Few CIOs are able to meet the deadlines for corporate data availability and most are struggling to integrate core applications.
According to integration software firm InterSystems' 2003 Australian Integration Survey conducted at CIO Magazine's annual conference in September, a third of organisations (32 per cent) had adopted or are implementing an EAI (enterprise application integration) project or EAI technologies. Just over a third (34 per cent) were in the planning stages of EAI, or had it on their wish list.
The survey, which canvassed 170 delegates, also showed that most respondents are only mildly satisfied with the industry's ability to meet their needs for information integration.
The top three drivers for EAI projects were to manage knowledge or mine data (53 per cent), to reduce cost through better access to information (47 per cent) and to improve the ROI on existing IT applications (44 per cent).
However, just over two thirds (63 per cent) of CIOs and IT managers canvassed said they met fewer than 60 per cent of information requests from the business within the necessary time frame.
More than three quarters of CIOs said over 40 per cent of their corporate information needs to be available for secure, robust and scalable integration within the business.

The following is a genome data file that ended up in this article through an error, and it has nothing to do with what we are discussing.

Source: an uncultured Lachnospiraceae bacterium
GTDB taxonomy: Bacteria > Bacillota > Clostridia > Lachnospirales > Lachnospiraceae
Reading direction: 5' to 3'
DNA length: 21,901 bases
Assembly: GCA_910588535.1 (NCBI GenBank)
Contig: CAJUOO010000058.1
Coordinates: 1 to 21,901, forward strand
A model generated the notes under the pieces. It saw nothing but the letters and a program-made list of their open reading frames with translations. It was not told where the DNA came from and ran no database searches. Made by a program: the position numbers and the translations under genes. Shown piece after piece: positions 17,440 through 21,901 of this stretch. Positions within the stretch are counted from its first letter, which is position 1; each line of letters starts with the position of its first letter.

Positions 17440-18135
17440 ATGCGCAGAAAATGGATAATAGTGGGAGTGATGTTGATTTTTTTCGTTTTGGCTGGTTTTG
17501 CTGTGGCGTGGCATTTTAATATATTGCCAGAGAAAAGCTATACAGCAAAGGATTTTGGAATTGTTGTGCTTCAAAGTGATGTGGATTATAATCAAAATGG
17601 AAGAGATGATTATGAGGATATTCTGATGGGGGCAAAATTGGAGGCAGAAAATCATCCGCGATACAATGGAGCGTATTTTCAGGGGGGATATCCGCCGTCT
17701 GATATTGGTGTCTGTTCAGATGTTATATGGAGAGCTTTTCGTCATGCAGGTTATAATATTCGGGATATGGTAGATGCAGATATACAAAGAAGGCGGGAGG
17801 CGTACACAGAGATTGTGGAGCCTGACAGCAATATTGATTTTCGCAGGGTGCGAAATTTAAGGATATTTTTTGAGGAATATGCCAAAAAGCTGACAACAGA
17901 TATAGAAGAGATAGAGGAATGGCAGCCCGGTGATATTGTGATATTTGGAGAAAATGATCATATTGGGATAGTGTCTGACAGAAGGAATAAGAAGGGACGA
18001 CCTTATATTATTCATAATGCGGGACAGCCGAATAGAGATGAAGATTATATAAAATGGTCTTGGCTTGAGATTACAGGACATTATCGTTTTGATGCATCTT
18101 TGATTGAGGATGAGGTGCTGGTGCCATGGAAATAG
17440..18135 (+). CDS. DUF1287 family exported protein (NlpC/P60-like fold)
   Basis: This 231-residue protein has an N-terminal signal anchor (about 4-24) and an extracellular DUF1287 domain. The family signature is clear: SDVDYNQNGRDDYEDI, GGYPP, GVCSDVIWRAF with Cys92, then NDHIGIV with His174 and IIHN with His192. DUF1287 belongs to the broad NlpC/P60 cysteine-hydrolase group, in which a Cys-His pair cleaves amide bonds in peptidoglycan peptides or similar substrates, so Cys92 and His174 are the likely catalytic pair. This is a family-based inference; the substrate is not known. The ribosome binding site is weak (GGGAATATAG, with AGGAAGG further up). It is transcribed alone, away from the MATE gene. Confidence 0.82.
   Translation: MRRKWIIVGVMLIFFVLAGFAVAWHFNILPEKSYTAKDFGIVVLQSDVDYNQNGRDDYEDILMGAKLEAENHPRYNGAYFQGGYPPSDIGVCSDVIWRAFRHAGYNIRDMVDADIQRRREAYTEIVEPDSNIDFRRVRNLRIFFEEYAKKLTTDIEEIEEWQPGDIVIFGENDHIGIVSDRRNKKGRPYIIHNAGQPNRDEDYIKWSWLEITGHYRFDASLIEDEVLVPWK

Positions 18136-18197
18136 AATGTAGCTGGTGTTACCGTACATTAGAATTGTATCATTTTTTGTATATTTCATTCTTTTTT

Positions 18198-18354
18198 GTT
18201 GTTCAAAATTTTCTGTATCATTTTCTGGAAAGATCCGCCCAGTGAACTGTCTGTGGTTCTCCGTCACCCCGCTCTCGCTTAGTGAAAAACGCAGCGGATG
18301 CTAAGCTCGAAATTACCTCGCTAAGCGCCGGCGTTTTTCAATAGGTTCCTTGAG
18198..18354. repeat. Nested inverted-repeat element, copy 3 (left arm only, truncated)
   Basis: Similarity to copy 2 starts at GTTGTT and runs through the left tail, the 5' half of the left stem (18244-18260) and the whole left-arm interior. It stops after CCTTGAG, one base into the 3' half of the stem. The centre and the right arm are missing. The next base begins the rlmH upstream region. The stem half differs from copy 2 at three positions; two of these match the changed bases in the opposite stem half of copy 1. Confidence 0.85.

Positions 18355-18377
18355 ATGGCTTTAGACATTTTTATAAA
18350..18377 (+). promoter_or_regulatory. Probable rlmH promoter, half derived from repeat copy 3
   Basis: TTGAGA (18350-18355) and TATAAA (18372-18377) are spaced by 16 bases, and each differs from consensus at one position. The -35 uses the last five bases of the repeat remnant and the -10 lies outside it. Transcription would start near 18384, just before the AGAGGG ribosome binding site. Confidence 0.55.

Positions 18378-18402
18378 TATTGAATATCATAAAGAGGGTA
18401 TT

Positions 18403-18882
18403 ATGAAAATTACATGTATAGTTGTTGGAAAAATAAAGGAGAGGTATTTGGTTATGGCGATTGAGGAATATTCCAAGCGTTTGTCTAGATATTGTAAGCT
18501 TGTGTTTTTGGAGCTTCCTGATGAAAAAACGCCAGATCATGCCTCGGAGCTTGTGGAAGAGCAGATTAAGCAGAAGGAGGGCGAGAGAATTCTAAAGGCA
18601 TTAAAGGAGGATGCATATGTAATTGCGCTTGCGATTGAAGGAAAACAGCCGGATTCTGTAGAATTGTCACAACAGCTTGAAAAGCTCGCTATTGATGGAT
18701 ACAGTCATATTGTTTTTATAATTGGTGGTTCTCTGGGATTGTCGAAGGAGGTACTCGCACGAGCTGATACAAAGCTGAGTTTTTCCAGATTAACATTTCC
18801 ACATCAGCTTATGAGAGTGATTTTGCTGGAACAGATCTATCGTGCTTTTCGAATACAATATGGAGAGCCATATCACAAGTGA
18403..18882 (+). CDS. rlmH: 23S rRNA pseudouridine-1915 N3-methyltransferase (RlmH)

More than half of them said 60 per cent needs of information needs to be available. Only 11 per cent of the group said they'd achieved that goal.
Half the respondents said the biggest barriers to successfully integrating their systems were implementation costs (36 per cent) or the cost of maintaining systems (18 per cent). The other major problem was resource constraints with 35 per cent of CIOs saying they lacked internal resources and 23 per cent saying they needed additional expertise.
On average the respondents had 10 permanent IT staff specialising in the manipulation of data between systems. Around 18.5 per cent of IT personnel within Australian companies were dedicated to this work.
InterSystems' Australia's managing director Denis Tebbutt said business requests for integration projects cannot always be met because of the time it takes for IT to develop an application from an integration perspective. "Also, it takes some time to make several projects live at one time," he said.
Tebbutt said enterprises are rethinking the role of the CIO, with most of these executives having to re-skill themselves as a 'CXO' - that is one that can align IT and business.
"CEOs in Australia have a clear understanding now that CIOs and business managers are sitting on a very big asset within the business: information. So [information] must be managed and integrated properly within the organisation for the business to use it to meet their business goals," he said.
The survey also found 60 per cent of organisations were developing composite or object-oriented technologies (combining functionality from existing applications with new business logic) over relational integration technologies.
Respondents were from 149 large and medium-size companies in the government, manufacturing, financial services, technology and other industries.